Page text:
back to top

University of Cambridge Develops Breakthrough Solution to OLED Burn-In Concerns

If you possess one of our selections for the finest OLED TV, then burn-in might be a persistent worry lingering in the depths of your TV-enjoying thoughts; however, there could soon emerge a solution to this issue.

This is because the University of Cambridge (via research published in Nature) has developed ultra narrowband blue emitters that circumvent the undesirable energy transfer typical of current blue OLED output, which can result in burn-in.

Put, blue OLEDs, integral to RGB displays, pose challenges to the longevity of OLED TVs due to their composition and their status as the least stable of subpixels. Energy transfer from a sensitizer component to an emitter module can impact the effectiveness and stability of a blue OLED, both contributing to the aging of the OLED and susceptibility to burn-in.

Nevertheless, by utilizing diodes emitting blue light within a narrowband spectrum, with an emissive core shielded with alkylene straps, blue OLEDs can be manufactured to suppress undesirable energy transfer, thus enhancing efficiency and stability. This technique eliminates the necessity for a sensitizer component with a high energy gap matrix (employed to limit energy transfer from the sensitizer to the emitter module).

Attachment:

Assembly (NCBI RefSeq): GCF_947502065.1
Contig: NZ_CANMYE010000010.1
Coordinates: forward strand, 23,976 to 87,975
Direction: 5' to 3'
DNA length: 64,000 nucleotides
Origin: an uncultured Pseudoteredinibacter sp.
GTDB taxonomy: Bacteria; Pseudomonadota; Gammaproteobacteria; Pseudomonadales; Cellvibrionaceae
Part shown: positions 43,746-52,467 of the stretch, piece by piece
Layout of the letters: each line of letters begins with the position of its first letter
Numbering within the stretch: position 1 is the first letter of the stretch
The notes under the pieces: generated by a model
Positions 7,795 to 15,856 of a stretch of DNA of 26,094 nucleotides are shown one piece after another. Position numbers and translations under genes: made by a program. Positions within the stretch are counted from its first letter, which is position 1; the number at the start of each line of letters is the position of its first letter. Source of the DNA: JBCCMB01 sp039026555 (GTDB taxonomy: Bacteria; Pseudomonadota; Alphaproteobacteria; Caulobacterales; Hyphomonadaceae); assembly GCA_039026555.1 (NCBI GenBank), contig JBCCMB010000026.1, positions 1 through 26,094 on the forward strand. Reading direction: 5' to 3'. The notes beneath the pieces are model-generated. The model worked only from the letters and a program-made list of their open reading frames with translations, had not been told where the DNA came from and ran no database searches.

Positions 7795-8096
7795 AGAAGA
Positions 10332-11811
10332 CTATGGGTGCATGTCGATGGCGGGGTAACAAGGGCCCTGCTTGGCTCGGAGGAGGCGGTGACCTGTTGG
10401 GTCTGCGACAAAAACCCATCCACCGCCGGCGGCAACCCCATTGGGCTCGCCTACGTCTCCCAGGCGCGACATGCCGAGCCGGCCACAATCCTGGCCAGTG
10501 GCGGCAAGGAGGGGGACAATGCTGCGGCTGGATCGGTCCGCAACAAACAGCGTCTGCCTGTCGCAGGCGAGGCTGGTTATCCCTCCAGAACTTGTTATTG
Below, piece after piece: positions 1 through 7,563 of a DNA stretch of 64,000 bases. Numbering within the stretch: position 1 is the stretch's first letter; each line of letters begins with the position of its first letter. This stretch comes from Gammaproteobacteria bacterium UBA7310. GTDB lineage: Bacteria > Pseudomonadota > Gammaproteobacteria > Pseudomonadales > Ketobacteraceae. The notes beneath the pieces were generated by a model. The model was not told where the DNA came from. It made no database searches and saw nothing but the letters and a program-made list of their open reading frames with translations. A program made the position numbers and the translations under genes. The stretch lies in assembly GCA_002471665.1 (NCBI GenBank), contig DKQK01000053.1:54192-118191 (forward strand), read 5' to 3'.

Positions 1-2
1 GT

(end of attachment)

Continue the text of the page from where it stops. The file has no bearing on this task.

In essence, this advancement could result in extended lifespan OLED panels, greater burn-in resistance, and simplified fabrication. Additionally, mitigating unwanted energy transfer could yield OLED displays consuming less energy, resulting in more energy-efficient TVs, phones, and tablets.

Admittedly, these new blue OLEDs are still in the research phase and would require integration into future OLED panel production. Nevertheless, the substantial potential exists to introduce burn-in-resistant OLED TVs with prolonged lifespans to the market.

For what it’s valued, I utilize both an LG C1 OLED TV and the Alienware AW3423DWF monitor with a QD-OLED panel, both of which have yet to exhibit any signs of burn-in. However, these possess intelligent features to aid in pixel refreshing and burn-in prevention, which less advanced displays may lack.

More like this